The Brussels terror attacks, like the Paris attacks last year, were an assault on European values of democracy and human rights. While Brussels has a serious problem with violent extremism—it has contributed hundreds of foreign fighters to ISIL—it remains a charming city, far from the “hellhole” that you-know-who described earlier this year.
Despite its status as the unofficial “capital of Europe,” Brussels is refreshingly free of self-importance. The city’s most famous symbol, the Manneken Pis, is a diminutive statue of a naked boy peeing into a fountain. There are many stories about what the fountain commemorates. One is that the statue was erected in honor of a boy who saved the city from a bomb by peeing on its fuse. It is a reminder that ingenuity and common sense are more effective at keeping us safe than the repression offered by Europe’s far right—and by our very own strongmen wannabes (“patrol and secure Muslim neighborhoods”; “He’ll talk faster with the torture”).
Last year, I suggested that European governments should respond to the Paris attacks not with sweeping new surveillance or other government powers but with a 9/11-style commission that could cut through bureaucracy and challenge the status quo:
The investigation should not be limited to France, but should examine the performance of intelligence and law enforcement agencies across Europe—and in the United States. The commission should include members from many European nations, and should receive assistance from the American intelligence community, so that it can examine the performance of all the agencies whose joint intelligence work is essential to preventing terrorist attacks.
Carrie Cordero asks three questions about what is going wrong with international counterterrorism—about collection, information sharing, and encryption. They are a good starting point for the commission’s work.
Following the recommendations of the 9/11 Commission, the United States made substantial reforms to the intelligence community and to other agencies. Enough time has passed that we do not always appreciate its work. It was the tireless lobbying of the 9/11 victims that made the commission a reality, over the resistance of the George W. Bush administration. Its final report was powerful because it told the story, in sober but gripping manner, of what happened and offered reforms that were not about demonizing Muslims, giving up freedom for security, or bombing people to make ourselves feel better.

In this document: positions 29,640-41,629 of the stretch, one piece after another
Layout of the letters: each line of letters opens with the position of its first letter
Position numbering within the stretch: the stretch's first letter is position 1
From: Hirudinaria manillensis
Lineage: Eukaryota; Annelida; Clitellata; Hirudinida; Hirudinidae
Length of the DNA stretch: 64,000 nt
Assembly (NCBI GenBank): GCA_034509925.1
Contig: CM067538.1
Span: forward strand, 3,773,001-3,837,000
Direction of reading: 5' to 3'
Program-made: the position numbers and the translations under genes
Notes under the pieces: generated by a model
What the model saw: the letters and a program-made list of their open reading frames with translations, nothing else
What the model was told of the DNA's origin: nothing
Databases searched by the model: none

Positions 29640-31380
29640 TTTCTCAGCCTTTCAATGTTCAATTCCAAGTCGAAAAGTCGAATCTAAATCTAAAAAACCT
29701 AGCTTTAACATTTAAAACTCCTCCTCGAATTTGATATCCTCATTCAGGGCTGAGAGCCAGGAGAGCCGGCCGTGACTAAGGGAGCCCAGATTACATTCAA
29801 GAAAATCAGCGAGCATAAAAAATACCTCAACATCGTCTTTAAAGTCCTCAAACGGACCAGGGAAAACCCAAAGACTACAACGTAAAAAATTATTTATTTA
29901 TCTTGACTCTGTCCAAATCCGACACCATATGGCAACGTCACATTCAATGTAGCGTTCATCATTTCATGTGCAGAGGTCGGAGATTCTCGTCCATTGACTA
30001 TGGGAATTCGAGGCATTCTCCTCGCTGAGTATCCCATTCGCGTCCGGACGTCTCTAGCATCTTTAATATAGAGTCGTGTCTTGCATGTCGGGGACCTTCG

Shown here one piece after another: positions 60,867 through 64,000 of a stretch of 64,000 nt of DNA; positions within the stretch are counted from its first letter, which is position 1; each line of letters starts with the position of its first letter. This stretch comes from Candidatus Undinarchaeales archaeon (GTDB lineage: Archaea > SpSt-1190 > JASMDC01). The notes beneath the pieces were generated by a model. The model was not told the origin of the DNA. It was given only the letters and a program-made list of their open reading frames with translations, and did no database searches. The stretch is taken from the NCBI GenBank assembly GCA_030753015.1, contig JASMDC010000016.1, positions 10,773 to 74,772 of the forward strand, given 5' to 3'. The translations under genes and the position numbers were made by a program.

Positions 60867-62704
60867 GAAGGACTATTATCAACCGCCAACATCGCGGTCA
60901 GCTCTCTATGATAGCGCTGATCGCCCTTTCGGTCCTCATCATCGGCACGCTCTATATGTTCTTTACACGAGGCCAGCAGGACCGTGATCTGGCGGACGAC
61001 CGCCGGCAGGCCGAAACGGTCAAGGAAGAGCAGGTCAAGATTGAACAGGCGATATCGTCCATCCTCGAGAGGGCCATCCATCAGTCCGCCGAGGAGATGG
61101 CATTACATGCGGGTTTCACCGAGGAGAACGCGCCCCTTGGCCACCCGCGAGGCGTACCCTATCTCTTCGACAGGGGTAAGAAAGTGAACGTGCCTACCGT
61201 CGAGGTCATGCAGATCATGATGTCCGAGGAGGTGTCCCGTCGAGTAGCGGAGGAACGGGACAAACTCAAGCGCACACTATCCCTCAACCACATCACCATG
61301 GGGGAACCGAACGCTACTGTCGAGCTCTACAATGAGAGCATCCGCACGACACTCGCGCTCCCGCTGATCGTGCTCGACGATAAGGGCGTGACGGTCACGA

The US counterterrorism strategy that emerged from these reforms is a “whole-of-government” approach, uniting federal departments and agencies with state, local and tribal governments. The European Union is composed of 28 member states who must coordinate with each other and with Europe-wide institutions. For Europe, a “whole-of-government” approach is insufficient. Europe requires an even more ambitious “whole-of-governments” approach. It is harder for nations to compromise on sovereignty than for bureaucracies to give up “turf.”
Who might serve on such a European counterterrorism commission? Members should have the stature to demand answers from European security agencies and command the respect of the public. Current NATO Secretary-General and former prime minister of Norway Jens Stoltenberg, and Mary Robinson, the former UN High Commissioner of Human Rights and former president of Ireland, are the sort of figures that come to mind.
The far right in Europe will certainly exploit these attacks to demonize Muslims. Public concern in Europe about the refugee crisis is understandable, but radicalized jihadists are more likely to be young, disaffected European-born Muslims than the refugees who are often fleeing the reign of terror of groups like ISIL and the Taliban. The far right’s preferred solutions will only worsen Europe’s problem of violent extremism—driving a wedge between police and intelligence services and the communities whose cooperation is needed to preempt radicalization.
The United States should stand with European leaders who defend European values and institutions. A 9/11-style commission could give sensible people in Europe something to be for, keeping the far right from setting the agenda. It is an abiding political reality that you can’t beat something—even a bad something—with nothing.